San Diego, California

  • Dopamine Receptor Contributions to Prediction Error and Reversal Learning in Anorexia Nervosa

    Sorry, in progress, not accepting new patients

    Anorexia nervosa (AN) is an eating disorder associated with intense fear of weight gain, food refusal, and severe weight loss. AN has the highest mortality rate among the psychiatric disorders; however, little is known about biomarkers, and no medication has been approved for AN. Many individuals only partially recover, and treatment options, especially for the psychological components of the illness, are not very effective, highlighting the need for more effective treatments. Brain reward pathways have a direct impact on the drive to eat, and a variety of neuroimaging studies have suggested altered reward processing in AN. The neurotransmitter dopamine has a central role in the reward circuitry to drive food approach, and the dynamic interplay between dopamine receptor response and food restriction could have implications for the pathophysiology of AN. Dopamine-related brain function has been studied indirectly using functional magnetic resonance brain imaging (fMRI) and tasks that deliver reward stimuli unexpectedly, that elicit the so-called prediction error (PE) response. Research in AN showed repeatedly altered PE processing suggesting altered dopamine circuit function in the disorder. Dopamine and PE response have also been associated with altered reversal learning, which has important treatment implication for AN as reversal learning is impaired in the disorder and modulation of the dopamine system could improve treatment.

    San Diego, California

  • Outcomes of a Skill-Based Program for Eating Disorders

    Sorry, accepting new patients by invitation only

    This study aims to measure the effect of a neurobiologically-guided intensive family based treatment for adults with anorexia nervosa.

    San Diego, California and other locations

  • Stress and Neurofeedback in Anorexia Nervosa

    Sorry, in progress, not accepting new patients

    Anorexia nervosa (AN) and atypical AN (AAN) are severe psychiatric illnesses associated with high disease burden including high treatment costs and excessive mortality rates. Primary characteristics of AN and AAN are food restriction, associated fear of weight gain, and a disturbance in how one's body weight or shape is experienced.The underlying neural mechanisms for the core illness behaviors of food restriction and body size overestimation in anorexia nervosa and atypical anorexia nervosa are not well understood. This project will use neurofeedback and advanced psychophysical methods to assess and moderate the neural and behavioral responses to stress and relate those results to the naturalistic environment. The results will guide the development of novel interventions.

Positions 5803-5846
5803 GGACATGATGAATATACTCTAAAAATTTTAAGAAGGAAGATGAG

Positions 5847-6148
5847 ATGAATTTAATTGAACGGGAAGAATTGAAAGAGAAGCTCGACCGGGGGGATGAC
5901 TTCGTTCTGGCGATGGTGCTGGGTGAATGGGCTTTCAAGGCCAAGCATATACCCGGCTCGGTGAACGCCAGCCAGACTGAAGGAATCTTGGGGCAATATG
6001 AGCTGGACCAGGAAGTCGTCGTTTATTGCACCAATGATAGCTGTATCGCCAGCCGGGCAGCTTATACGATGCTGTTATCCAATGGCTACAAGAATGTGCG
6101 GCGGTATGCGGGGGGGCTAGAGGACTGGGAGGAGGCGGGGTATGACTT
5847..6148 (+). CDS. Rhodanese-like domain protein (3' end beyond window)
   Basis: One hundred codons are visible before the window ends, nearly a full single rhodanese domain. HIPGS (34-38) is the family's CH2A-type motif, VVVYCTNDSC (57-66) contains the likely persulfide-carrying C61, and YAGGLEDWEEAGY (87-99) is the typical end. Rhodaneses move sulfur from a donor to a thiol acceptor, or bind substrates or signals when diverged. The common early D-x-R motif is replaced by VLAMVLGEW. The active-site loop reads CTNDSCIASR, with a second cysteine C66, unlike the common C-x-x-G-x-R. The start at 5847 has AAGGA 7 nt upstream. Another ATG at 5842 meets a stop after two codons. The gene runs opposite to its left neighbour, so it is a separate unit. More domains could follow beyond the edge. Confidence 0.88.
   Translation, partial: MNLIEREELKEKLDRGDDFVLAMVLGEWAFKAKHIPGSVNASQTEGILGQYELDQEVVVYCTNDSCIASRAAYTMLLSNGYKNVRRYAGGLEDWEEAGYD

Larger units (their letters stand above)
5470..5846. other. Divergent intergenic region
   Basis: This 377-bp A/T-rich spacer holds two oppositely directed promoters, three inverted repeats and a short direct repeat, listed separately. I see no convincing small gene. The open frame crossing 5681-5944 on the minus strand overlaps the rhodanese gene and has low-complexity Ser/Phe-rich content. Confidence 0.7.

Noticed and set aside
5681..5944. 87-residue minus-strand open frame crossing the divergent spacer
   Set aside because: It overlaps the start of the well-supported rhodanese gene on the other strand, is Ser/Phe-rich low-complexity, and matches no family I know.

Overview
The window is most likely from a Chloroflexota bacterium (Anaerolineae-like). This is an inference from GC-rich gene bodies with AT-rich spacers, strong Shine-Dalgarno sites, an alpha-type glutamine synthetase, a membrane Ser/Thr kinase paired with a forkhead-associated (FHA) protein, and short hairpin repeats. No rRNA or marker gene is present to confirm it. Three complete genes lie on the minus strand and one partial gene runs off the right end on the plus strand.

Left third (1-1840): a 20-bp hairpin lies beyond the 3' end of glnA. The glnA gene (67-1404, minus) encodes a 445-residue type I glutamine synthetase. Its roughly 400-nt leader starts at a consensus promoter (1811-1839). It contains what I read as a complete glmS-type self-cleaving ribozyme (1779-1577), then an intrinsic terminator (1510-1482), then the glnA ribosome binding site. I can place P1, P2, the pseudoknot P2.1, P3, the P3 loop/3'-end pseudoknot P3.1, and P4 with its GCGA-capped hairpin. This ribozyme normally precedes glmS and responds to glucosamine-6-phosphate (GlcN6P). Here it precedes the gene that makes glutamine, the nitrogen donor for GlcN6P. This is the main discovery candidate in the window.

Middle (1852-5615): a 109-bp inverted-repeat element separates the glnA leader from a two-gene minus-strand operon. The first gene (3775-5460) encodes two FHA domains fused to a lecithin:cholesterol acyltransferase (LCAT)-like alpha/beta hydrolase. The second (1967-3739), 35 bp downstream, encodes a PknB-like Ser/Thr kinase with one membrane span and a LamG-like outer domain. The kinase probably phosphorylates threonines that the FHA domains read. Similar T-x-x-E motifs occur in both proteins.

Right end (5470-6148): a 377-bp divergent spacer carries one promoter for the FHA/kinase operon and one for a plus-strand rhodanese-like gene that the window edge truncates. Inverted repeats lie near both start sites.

San Diego, California

  • Influence of Reward and Punishment on Goal-directed and Habit Learning in Adolescent Anorexia Nervosa

    Sorry, in progress, not accepting new patients

    The proposed study of adolescents with anorexia nervosa (AN) will examine the association of behavioral differences in constructs of decision making, brain structure and connectivity, and eating disorder (ED) symptoms. This study tests the novel hypothesis that goal-directed and habit learning for reward and punishment is altered in AN and is uniquely associated with divergent symptoms and differences in corticostriatal connectivity and microstructural integrity. We will recruit 78 females currently ill with AN and 26 controls ages 13-17 to investigate how goal-directed and habit learning for reward and punishment correspond to 1) clinical symptoms collected via interviews, self-report assessments, and ecological momentary assessment (EMA), and 2) brain structure and connectivity in the resting state. Data collection will rely on a technology called functional magnetic resonance imaging (fMRI).

    San Diego, California

Our lead scientists for Anorexia research studies include .